How to Make the Vegas Group a Reality

UPDATE 05/21/2011: The Vegas Group initiative launched soon after this post, and was quickly renamed to Open Cures, with a new website and a new mailing list. Please do drop by and take a look at what we're working on.

Elsewhere, in the land of wishful thinking:

The Vegas Group came together formally sometime in 2016, though the first kick-off meeting was the year prior at one of the bi-annual conventions for longevity research held in California. ... The Vegas Group was a natural outgrowth of a decade of advocacy and anticipation for human enhancement technologies, coupled with the frustrating realization that no such technologies would be meaningfully developed, never mind made available to the public, under the regulatory regimes then in place in the US and Europe. ... by 2017 the direct action contingent of the Vegas Group consisted of about a hundred people all told. Their declared objective was a distributed collaborative effort to (a) develop human versions of the most successful longevity and metabolic enhancements demonstrated in mice, and (b) cultivate hospitable medical groups in the Asia-Pacific countries.

It is clear to me that this sort of strategy will be (and is) very necessary as a part of the process of pushing the bounds of medical technology - which is advancing nowhere near as rapidly as it might be. Stunning progress in the laboratory doesn't translate into stunning progress in the clinic, and this is because of the oppressive shroud of regulation weighing down the entire industry. Can you imagine a world in which it took ten years and a government agency to clear the latest innovations in processors and hard drives? We'd still be stuck with 70s-era computers, and paying ten times the price. Yet in medicine, this is exactly the situation we find ourselves in; a worse product, slow progress, and massive expense.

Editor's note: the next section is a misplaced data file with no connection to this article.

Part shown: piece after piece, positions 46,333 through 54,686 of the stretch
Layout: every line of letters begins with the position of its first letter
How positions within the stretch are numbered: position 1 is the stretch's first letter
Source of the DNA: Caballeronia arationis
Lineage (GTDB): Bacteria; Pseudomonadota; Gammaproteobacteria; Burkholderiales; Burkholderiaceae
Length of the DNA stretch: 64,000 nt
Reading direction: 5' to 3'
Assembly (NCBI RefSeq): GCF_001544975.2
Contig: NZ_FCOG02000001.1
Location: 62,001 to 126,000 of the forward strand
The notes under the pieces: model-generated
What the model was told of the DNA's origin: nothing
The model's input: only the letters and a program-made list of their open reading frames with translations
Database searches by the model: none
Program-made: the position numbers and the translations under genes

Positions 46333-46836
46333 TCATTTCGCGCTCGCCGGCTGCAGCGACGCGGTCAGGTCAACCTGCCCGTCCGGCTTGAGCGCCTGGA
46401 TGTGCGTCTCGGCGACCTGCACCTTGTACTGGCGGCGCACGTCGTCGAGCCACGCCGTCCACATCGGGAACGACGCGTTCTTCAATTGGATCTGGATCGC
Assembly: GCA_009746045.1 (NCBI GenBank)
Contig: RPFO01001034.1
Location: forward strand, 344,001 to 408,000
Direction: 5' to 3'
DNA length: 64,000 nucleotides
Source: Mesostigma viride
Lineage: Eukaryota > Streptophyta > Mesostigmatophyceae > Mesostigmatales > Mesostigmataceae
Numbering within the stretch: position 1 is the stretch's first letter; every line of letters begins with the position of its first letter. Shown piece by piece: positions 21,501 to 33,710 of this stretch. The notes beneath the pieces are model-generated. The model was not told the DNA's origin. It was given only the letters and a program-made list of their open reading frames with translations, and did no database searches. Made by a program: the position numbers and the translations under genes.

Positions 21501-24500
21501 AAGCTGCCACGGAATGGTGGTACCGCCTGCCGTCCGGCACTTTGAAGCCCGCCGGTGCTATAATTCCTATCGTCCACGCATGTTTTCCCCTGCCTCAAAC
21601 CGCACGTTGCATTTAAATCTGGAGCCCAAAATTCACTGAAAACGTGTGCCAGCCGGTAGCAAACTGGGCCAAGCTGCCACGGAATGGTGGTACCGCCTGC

By way of a reminder, it is illegal in the US to commercially develop and market medical technologies for the purpose of slowing or reversing aging. I'll stop to let that sink in for a moment, for those of you who didn't know this. The unelected and largely unaccountable bureaucrats of the FDA do not recognize aging as a disease, therefore will not approve any treatment for aging - and so anyone who forges ahead to try it will be shut down and prosecuted. If you ever wondered why, in this age of remarkable advances and plummeting costs in biotechnology, there are not a thousand startup companies striking out to take on aging itself ... well, this is why.

Pushing change through the FDA is a glacial and very expensive process of lobbying - a political process, naturally, which must be well lubricated with money that would be far better spent on research. This is what it is: essentially corrupt, utterly hostile to progress, a system in which the incentives are for regulators to cause delay and obstruction. Absent a revolution, a broken system of governance should be avoided and worked around, not engaged. When you engage with that broken system, all you are doing is propping it up and legitimizing its existence while it has its way with you.